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Waspie_Dwarf

A trip through the Lagoon Nebula

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Waspie_Dwarf

Hubble celebrates 28th anniversary with a trip through the Lagoon Nebula

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heic1808a.jpg

This colourful cloud of glowing interstellar gas is just a tiny part of the Lagoon Nebula, a vast stellar nursery. This nebula is a region full of intense activity, with fierce winds from hot stars, swirling chimneys of gas, and energetic star formation all embedded within a hazy labyrinth of gas and dust. Hubble used both its optical and infrared instruments to study the nebula, which was observed to celebrate Hubble’s 28th anniversary.

arrow3.gif  Read More: Hubble/ESA

 

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Not A Rockstar
Posted (edited)

@Waspie_Dwarf Sir, are gases different colors or are these brilliant images taken in other wavelengths? If I flew through this myself would my eyes simply see stars and planets or would I see some of the colors?

I know most are in other filters or wavelengths, I just wondered if some have colors naturally and if it might be seen to a degree with the naked eye.

Thanks, if you know. If not, thanks anyway.

here is a flyby https://www.spacetelescope.org/videos/heic1808c/

Edited by Not A Rockstar
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Waspie_Dwarf
2 hours ago, Not A Rockstar said:

@Waspie_Dwarf Sir, are gases different colors or are these brilliant images taken in other wavelengths? If I flew through this myself would my eyes simply see stars and planets or would I see some of the colors?

I know most are in other filters or wavelengths, I just wondered if some have colors naturally and if it might be seen to a degree with the naked eye.

Thanks, if you know. If not, thanks anyway.

here is a flyby https://www.spacetelescope.org/videos/heic1808c/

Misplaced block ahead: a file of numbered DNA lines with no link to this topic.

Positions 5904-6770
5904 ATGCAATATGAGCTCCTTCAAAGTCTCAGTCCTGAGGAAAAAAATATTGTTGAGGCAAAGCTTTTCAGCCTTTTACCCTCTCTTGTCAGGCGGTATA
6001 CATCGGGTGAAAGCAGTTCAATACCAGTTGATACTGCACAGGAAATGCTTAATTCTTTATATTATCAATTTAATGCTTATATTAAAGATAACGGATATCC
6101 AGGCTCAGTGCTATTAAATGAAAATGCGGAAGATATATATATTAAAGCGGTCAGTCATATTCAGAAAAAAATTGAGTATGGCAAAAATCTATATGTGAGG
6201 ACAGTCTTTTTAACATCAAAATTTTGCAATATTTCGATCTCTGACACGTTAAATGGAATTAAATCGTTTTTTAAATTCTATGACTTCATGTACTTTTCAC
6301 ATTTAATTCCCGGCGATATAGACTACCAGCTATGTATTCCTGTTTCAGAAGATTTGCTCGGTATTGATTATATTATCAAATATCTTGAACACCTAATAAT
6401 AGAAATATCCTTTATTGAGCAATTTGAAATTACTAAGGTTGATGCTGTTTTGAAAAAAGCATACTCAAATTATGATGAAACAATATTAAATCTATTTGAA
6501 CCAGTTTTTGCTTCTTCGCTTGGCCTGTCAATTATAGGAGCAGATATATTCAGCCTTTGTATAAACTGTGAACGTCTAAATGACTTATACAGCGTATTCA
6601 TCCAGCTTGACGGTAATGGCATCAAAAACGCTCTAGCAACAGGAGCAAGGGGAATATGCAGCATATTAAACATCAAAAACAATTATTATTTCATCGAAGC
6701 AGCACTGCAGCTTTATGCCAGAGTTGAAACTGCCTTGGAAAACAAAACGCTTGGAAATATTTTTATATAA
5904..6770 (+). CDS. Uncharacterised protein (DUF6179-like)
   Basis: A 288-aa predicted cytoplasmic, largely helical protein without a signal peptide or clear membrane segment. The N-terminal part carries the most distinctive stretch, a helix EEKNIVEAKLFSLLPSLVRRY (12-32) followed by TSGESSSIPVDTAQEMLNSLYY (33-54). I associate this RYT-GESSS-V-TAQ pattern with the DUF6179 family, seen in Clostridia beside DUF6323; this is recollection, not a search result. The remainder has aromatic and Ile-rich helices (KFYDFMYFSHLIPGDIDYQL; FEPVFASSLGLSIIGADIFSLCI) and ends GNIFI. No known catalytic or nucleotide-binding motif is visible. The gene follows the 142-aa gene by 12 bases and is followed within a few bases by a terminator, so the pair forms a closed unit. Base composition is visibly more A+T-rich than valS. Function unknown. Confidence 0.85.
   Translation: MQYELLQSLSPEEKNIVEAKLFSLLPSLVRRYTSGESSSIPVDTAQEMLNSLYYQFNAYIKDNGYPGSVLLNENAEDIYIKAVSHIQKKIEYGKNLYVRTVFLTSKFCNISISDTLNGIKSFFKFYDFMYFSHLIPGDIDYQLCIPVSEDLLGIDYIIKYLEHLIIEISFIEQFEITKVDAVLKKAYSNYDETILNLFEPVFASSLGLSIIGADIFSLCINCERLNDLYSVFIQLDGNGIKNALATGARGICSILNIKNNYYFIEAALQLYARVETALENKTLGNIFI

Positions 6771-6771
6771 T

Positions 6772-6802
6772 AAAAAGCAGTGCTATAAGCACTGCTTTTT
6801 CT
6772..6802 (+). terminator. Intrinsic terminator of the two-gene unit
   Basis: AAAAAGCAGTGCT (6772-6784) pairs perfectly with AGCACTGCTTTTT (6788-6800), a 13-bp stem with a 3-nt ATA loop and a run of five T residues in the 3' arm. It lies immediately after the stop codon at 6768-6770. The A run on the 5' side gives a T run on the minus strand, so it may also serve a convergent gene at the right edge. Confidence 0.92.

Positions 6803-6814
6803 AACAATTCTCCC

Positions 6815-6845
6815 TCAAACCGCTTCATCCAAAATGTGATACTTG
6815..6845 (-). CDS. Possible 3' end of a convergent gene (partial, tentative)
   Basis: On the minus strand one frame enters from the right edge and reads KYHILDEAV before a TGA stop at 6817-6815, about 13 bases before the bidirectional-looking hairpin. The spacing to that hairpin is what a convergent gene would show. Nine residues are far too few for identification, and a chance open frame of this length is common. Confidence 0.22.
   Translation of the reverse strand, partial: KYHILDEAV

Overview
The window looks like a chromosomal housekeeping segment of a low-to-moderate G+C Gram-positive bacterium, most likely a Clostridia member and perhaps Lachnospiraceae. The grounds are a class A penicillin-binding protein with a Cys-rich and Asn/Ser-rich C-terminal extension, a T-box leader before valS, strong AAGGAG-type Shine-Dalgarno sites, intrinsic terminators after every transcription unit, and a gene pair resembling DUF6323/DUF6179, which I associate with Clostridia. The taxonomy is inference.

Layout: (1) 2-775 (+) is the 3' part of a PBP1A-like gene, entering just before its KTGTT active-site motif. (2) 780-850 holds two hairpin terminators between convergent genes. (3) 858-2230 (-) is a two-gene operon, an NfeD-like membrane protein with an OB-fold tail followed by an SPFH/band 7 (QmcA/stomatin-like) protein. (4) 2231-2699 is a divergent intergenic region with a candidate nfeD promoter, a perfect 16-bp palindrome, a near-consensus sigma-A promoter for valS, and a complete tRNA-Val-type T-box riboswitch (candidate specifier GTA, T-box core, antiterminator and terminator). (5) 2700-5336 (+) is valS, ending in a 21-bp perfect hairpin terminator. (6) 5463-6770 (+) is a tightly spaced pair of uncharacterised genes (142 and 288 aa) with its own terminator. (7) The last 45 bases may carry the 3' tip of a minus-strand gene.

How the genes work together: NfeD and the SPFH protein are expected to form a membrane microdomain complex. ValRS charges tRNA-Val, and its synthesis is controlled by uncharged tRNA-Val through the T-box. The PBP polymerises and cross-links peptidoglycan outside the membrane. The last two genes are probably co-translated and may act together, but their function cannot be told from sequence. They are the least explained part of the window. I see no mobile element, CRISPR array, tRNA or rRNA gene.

Ironically if you flew thorough it you wouldn't see it at all. Nebulae are extremely sparse, not at all like how they are depicted in science-fiction movies, and only look so dense because we are looking through a massive area.

That particular image is a mixture of visible and infrared, so you would not see it like that. However nebulae do have different colours in the visible range. The colours will bepend on what gas is glowing and what temperature it is at.

These colour are visible in long exposure images taken through telescopes, however the colours are usually below the sensitivity range of the human eye, so looking at the same nebula directly through the telescope, with the naked eye, what you normally see is monochrome.

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toast
3 hours ago, Not A Rockstar said:

@Waspie_Dwarf Sir, are gases different colors or are these brilliant images taken in other wavelengths? If I flew through this myself would my eyes simply see stars and planets or would I see some of the colors?

I know most are in other filters or wavelengths, I just wondered if some have colors naturally and if it might be seen to a degree with the naked eye.

There is a method that also amateur astronomers can give their images a "Hubble look" , check the link

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